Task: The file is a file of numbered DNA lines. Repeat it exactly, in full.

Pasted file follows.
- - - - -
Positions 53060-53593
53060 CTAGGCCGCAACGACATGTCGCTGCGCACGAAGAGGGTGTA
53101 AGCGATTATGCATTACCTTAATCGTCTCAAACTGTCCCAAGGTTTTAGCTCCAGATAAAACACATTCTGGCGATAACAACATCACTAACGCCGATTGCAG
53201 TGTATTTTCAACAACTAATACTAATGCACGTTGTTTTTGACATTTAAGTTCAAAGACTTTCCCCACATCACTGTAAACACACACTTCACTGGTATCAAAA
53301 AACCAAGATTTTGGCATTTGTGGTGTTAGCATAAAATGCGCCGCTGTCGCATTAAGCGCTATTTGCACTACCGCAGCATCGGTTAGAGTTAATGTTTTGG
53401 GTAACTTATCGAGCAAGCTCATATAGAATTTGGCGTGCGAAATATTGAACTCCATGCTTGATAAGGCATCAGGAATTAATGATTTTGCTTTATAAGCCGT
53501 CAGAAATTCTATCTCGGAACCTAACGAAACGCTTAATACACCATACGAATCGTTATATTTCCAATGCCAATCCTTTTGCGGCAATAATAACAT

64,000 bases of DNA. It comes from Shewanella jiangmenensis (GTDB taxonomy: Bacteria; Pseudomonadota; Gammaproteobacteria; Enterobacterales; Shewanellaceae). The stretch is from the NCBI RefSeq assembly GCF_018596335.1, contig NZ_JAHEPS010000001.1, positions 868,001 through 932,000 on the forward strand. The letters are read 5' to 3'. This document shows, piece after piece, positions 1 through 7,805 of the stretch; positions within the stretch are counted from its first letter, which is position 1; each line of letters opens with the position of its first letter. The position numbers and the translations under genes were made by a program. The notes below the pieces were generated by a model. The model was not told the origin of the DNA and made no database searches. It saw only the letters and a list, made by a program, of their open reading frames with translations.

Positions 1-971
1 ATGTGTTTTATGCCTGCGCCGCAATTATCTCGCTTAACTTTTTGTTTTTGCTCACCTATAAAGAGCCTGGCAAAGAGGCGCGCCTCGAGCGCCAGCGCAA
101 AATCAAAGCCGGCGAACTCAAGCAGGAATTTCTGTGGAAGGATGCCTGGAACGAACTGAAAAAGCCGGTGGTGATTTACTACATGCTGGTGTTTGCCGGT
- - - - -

Positions 53060-53593
53060 CTAGGCCGCAACGACATGTCGCTGCGCACGAAGAGGGTGTA
53101 AGCGATTATGCATTACCTTAATCGTCTCAAACTGTCCCAAGGTTTTAGCTCCAGATAAAACACATTCTGGCGATAACAACATCACTAACGCCGATTGCAG
53201 TGTATTTTCAACAACTAATACTAATGCACGTTGTTTTTGACATTTAAGTTCAAAGACTTTCCCCACATCACTGTAAACACACACTTCACTGGTATCAAAA
53301 AACCAAGATTTTGGCATTTGTGGTGTTAGCATAAAATGCGCCGCTGTCGCATTAAGCGCTATTTGCACTACCGCAGCATCGGTTAGAGTTAATGTTTTGG
53401 GTAACTTATCGAGCAAGCTCATATAGAATTTGGCGTGCGAAATATTGAACTCCATGCTTGATAAGGCATCAGGAATTAATGATTTTGCTTTATAAGCCGT
53501 CAGAAATTCTATCTCGGAACCTAACGAAACGCTTAATACACCATACGAATCGTTATATTTCCAATGCCAATCCTTTTGCGGCAATAATAACAT

64,000 bases of DNA. It comes from Shewanella jiangmenensis (GTDB taxonomy: Bacteria; Pseudomonadota; Gammaproteobacteria; Enterobacterales; Shewanellaceae). The stretch is from the NCBI RefSeq assembly GCF_018596335.1, contig NZ_JAHEPS010000001.1, positions 868,001 through 932,000 on the forward strand. The letters are read 5' to 3'. This document shows, piece after piece, positions 1 through 7,805 of the stretch; positions within the stretch are counted from its first letter, which is position 1; each line of letters opens with the position of its first letter. The position numbers and the translations under genes were made by a program. The notes below the pieces were generated by a model. The model was not told the origin of the DNA and made no database searches. It saw only the letters and a list, made by a program, of their open reading frames with translations.

Positions 1-971
1 ATGTGTTTTATGCCTGCGCCGCAATTATCTCGCTTAACTTTTTGTTTTTGCTCACCTATAAAGAGCCTGGCAAAGAGGCGCGCCTCGAGCGCCAGCGCAA
101 AATCAAAGCCGGCGAACTCAAGCAGGAATTTCTGTGGAAGGATGCCTGGAACGAACTGAAAAAGCCGGTGGTGATTTACTACATGCTGGTGTTTGCCGGT